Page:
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Shafi RIVERA, Plaintiff–Appellant, v. Corrections Officer L. BANKS, etc., et al., Defendants–Respondents.

Decided: January 26, 2016

FRIEDMAN, J.P., RENWICK, SAXE, MOSKOWITZ, JJ. Rubert & Gross, P.C., New York (Soledad Rubert of counsel), for appellant. Zachary W. Carter, Corporation Counsel, New York (Ronald E. Sternberg of counsel), for respondents.

Order, Supreme Court, Bronx County (Lucindo Suarez, J.), entered on or about March 20, 2014, which, to the extent appealed from as limited by the briefs, denied plaintiff's motion to renew his motion for a default judgment against defendants or for leave to make substituted service on them, unanimously reversed, on the law, plaintiff's motion to renew granted, and, upon renewal, defendants are directed to serve an answer within 30 days of service of a copy of this order with notice of entry. Appeal from order, same court and Justice, entered January 6, 2014, which denied plaintiff's motion for a default judgment, unanimously dismissed, without costs, as superseded by the appeal from the order entered on or about March 20, 2014. The motion court erred in denying plaintiff's motion to renew. Plaintiff reasonably believed that it was unnecessary to submit on his original motion the affidavits of the process server and his counsel's paralegal (see Segall v. Heyer, 161 A.D.2d 471, 473 [1st Dept 1990]; CPLR 2221[e][3] ). Plaintiff complied with the procedural requirements of 3215(f) by submitting affidavits of service on the original motion, and given defendants' failure to oppose that motion, there was no reason for plaintiff to provide further proof of service.

The affidavits of service constitute prima facie evidence of proper service upon defendants at their actual place of business pursuant to CPLR 308(2) (see Grinshpun v. Borokhovich, 100 AD3d 551, 552 [1st Dept 2012], lv denied 21 NY3d 857 [2013] ). Further, the affidavits of the paralegal and process server demonstrate that, pursuant to the directions provided by personnel at Rikers Island, plaintiff properly served defendant correction officers by leaving the summons and complaints with a person of suitable age and discretion, who identified himself as a “colleague,” at Department of Correction headquarters (compare Jiminez v. City of New York, 5 AD3d 182, 183 [1st Dept 2004] [substituted service at Department of Correction headquarters was improper, where the individually named correction officers worked at Rikers Island], with Criscitiello v. Alcala, 20 Misc.3d 589, 593 [Sup Ct, Richmond County 2008] [process server acted reasonably in serving the person she was directed to serve by the defendant doctor's office staff] ). In opposition, defendants offered no evidence that their actual place of business was elsewhere. Defendants' submission of a warden's affidavit concerning the general procedures for service of process at Rikers Island was insufficient to raise an issue of fact concerning the propriety of service on defendants.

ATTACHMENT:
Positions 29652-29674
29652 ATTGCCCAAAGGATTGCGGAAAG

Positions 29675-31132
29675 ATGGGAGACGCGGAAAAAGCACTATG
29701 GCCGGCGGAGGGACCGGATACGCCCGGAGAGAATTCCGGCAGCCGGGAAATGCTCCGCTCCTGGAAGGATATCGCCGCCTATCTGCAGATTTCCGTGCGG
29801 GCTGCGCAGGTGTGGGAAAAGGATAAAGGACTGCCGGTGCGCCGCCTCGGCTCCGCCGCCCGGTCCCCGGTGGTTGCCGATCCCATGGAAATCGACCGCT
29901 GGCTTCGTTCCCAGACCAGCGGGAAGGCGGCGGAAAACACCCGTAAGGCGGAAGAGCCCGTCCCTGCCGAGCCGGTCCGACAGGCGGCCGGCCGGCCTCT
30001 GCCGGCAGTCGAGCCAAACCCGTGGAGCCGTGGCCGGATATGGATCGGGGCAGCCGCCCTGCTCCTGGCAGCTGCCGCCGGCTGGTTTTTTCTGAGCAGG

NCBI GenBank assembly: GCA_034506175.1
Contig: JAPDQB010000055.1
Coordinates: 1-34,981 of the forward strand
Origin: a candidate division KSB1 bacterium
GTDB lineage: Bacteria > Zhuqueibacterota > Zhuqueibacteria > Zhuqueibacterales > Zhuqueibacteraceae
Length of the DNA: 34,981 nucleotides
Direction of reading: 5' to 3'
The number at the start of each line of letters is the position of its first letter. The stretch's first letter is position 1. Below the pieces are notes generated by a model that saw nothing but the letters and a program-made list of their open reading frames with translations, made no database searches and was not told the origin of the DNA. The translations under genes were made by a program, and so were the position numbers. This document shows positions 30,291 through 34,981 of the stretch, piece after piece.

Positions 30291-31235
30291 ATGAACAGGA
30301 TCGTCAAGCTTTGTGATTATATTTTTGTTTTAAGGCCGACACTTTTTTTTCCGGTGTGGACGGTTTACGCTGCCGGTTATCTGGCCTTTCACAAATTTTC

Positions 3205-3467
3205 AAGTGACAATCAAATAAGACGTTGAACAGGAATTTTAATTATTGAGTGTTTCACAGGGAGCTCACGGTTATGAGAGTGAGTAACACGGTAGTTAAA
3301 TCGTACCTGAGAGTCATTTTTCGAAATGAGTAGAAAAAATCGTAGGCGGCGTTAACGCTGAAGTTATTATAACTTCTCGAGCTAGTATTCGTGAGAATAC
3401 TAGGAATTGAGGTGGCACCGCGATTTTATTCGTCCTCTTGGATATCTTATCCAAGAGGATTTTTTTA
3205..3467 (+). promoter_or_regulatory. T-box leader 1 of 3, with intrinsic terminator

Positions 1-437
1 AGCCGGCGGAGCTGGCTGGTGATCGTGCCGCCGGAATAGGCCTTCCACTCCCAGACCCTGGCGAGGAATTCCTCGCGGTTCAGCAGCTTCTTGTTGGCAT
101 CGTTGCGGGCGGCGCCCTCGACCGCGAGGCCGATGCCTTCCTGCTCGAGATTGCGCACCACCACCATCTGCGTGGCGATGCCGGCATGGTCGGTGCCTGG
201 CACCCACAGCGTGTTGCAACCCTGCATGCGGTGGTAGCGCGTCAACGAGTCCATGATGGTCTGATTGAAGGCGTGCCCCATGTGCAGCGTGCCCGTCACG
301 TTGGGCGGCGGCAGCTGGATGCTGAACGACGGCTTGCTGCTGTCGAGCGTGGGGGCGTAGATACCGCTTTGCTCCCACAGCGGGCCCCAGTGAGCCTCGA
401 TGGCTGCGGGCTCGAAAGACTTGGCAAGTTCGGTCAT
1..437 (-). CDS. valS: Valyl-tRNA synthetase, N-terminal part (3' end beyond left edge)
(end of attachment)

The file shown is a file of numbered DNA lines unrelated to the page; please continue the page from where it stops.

The record, viewed as whole and in light of the judicial preference for resolving disputes on the merits, demonstrates that defendants were unaware of the complaint or plaintiff's original motion and therefore had a reasonable excuse for their failure to respond to the complaint and the original motion. The record also demonstrates a potentially meritorious defense to the complaint, namely, that none of the defendants assaulted plaintiff. Accordingly, plaintiff is not entitled to a default judgment (see Fried v. Jacob Holding, Inc., 110 AD3d 56, 59–61 [2d Dept 2013]; see also Guzetti v. City of New York, 32 AD3d 234, 234 [1st Dept 2006] ), and we direct defendants to serve an answer (see Fried, 110 AD3d at 66).